Ultimately that question of “value” comes down to the individual. A person with a clear vision, a detailed plan and access to resources may be able to find success without a degree, and might even consider the very concept unnecessary. On the other hand, a person who feels that they’re lacking important skills or knowledge could find such a program instrumental in building the confidence, skillset and support network that they would otherwise lack.
How can you make that determination for yourself? Let’s examine some more of the specifics of what an entrepreneurship degree can offer.
What Does a Degree in Entrepreneurship Cover?
Entrepreneurship degrees are typically offered by schools of business and will share some similarities with a business degree or MBA. While specific topics will vary depending on the school and program, there are some general concepts that will be common across most degrees.
- Principles of effective leadership that may involve:
- How to hire the right people for the right positions
- How to more effectively articulate your vision
- How to effectively communicate with and motivate your team
- How to organize and manage growth
- Strategies of risk management through planning and research, such as:
- Understanding principles of how to innovate efficiently and effectively
- How to study markets to identify trends and a potential customer base
- How to design a minimum viable product to best sell your idea
- Processes of business operations that can include:
- How to build a proper business or product plan that best suits your market
- How to calculate a lifetime value of your profits against the cost of operation
- Reviewing case studies of businesses to understand the entrepreneurial process
There are also specialized degrees that have a narrower focus on especially relevant topics.
For example, the Master of Science, Technology and Entrepreneurship (MITE) degree offered by the University of San Diego focuses on entrepreneurial concepts related to the tech industry, including:
- The methods by which entrepreneurs have used innovation to disrupt established fields to establish their business.
- The latest developments in the tech industry and a review of relevant resources to spot upcoming trends.
- Instruction on certain principles, like Moore’s Law and Metcalf’s Law, that will aid in understanding the future development of the tech industry.
What Careers Options Do I Have With a Degree in Entrepreneurship?
Obviously a career path as an entrepreneur is perfect for someone with an entrepreneurship degree. It is important to understand that “entrepreneurs” can be defined pretty broadly and can often encompass everyone from an independent contractor, to a small business owner to the CEO of a large tech startup. More advanced degree options, such as a master’s degree, are likely more suitable for entrepreneurs interested in heading large companies or establishing themselves in complicated areas, such as the tech industry.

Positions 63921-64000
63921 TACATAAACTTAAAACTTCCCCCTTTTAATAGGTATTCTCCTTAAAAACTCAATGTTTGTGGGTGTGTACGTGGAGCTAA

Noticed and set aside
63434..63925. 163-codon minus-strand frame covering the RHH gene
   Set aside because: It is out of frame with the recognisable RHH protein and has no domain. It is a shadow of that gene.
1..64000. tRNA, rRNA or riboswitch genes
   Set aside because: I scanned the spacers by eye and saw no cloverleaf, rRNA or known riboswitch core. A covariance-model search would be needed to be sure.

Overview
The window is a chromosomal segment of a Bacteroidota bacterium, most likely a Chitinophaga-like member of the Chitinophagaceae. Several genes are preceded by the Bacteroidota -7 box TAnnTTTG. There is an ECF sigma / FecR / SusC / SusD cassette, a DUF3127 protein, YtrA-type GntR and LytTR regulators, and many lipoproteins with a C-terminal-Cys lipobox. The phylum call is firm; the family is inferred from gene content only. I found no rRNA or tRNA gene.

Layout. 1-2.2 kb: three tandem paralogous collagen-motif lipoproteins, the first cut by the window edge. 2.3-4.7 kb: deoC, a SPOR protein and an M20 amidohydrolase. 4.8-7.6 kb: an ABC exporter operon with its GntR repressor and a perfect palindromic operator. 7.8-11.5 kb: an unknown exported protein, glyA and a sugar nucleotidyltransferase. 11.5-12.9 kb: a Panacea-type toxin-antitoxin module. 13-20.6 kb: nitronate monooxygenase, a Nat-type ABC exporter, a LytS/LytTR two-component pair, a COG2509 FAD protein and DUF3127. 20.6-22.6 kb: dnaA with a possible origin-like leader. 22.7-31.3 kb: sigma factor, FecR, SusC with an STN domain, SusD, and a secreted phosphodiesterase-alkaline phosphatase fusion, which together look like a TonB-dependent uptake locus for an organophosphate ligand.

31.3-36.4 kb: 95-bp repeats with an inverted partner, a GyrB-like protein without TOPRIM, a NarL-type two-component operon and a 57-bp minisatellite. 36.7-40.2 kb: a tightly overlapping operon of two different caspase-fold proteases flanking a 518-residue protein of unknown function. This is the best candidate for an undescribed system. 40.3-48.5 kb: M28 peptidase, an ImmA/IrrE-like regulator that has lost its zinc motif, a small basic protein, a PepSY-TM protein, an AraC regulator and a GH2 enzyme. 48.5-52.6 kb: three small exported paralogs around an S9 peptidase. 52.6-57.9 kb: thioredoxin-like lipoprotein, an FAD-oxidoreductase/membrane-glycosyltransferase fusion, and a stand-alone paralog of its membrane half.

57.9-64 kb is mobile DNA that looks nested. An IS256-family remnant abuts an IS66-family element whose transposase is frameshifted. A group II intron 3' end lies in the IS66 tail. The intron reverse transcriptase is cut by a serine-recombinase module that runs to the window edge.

Entrepreneurial concepts can also be applied within an established company by motivated employees who manage departments, create new initiatives or lead product development. These “intrapreneurs” serve as the leading innovators within a company, utilizing their skills and knowledge to create new business opportunities and effectively manage teams. Some of these employment tracks include:
- Business manager and C-suite positions who oversee entire aspects of a company, whether technology, internal operations or finances.
- Marketing managers who know how to build connections, understand SEO best-practices and manage marketing teams.
- Finance managers who leverage their skills to cut costs and maximize revenues, supervising other analysts and accountants.
- Business or management consultants who contract out with companies to assist them in identifying problems and developing solutions.
What Entrepreneurship Degree Options Exist?
Depending on the college or university, there may be several options for earning a degree that best suits your specific needs. Higher levels of degrees require more commitment in return for higher-level insights into specialized knowledge and more collaboration with faculty. Degree types include:
- Associate degree – short, entry-level two year program suitable for understanding the foundations of a topic, suited for entry level positions.
- Bachelor’s degree – longer, four year programs that usually also incorporate general studies from a core curriculum. Can lead to entry-level positions, establishing a business or moving on to a higher-level degree.
- Master’s degree – advanced one–three year post-grad program of specialized knowledge that can lead to higher-level positions or more specialized startup opportunities.
- Doctorate degree – highest possible post-grad education for specialized expertise, 3–6 year programs. Career paths for researchers, university instructors and high-level executives.
Online degrees are becoming increasingly popular as technology allows for effective remote attendance and asynchronous instruction. Online degrees carry the same clout as degrees earned on-campus, especially if they’re from an accredited university, and allow for greater flexibility in attendance for busy individuals.
While some entrepreneurship degrees are offered through just a business school, there are some hybrid degrees that are jointly awarded with other schools of study. USD’s MITE degree is, for example, perhaps the only master’s program jointly awarded by the university’s schools of Engineering and Business in order to study the concepts of innovation, connectivity and entrepreneurship within the tech industry.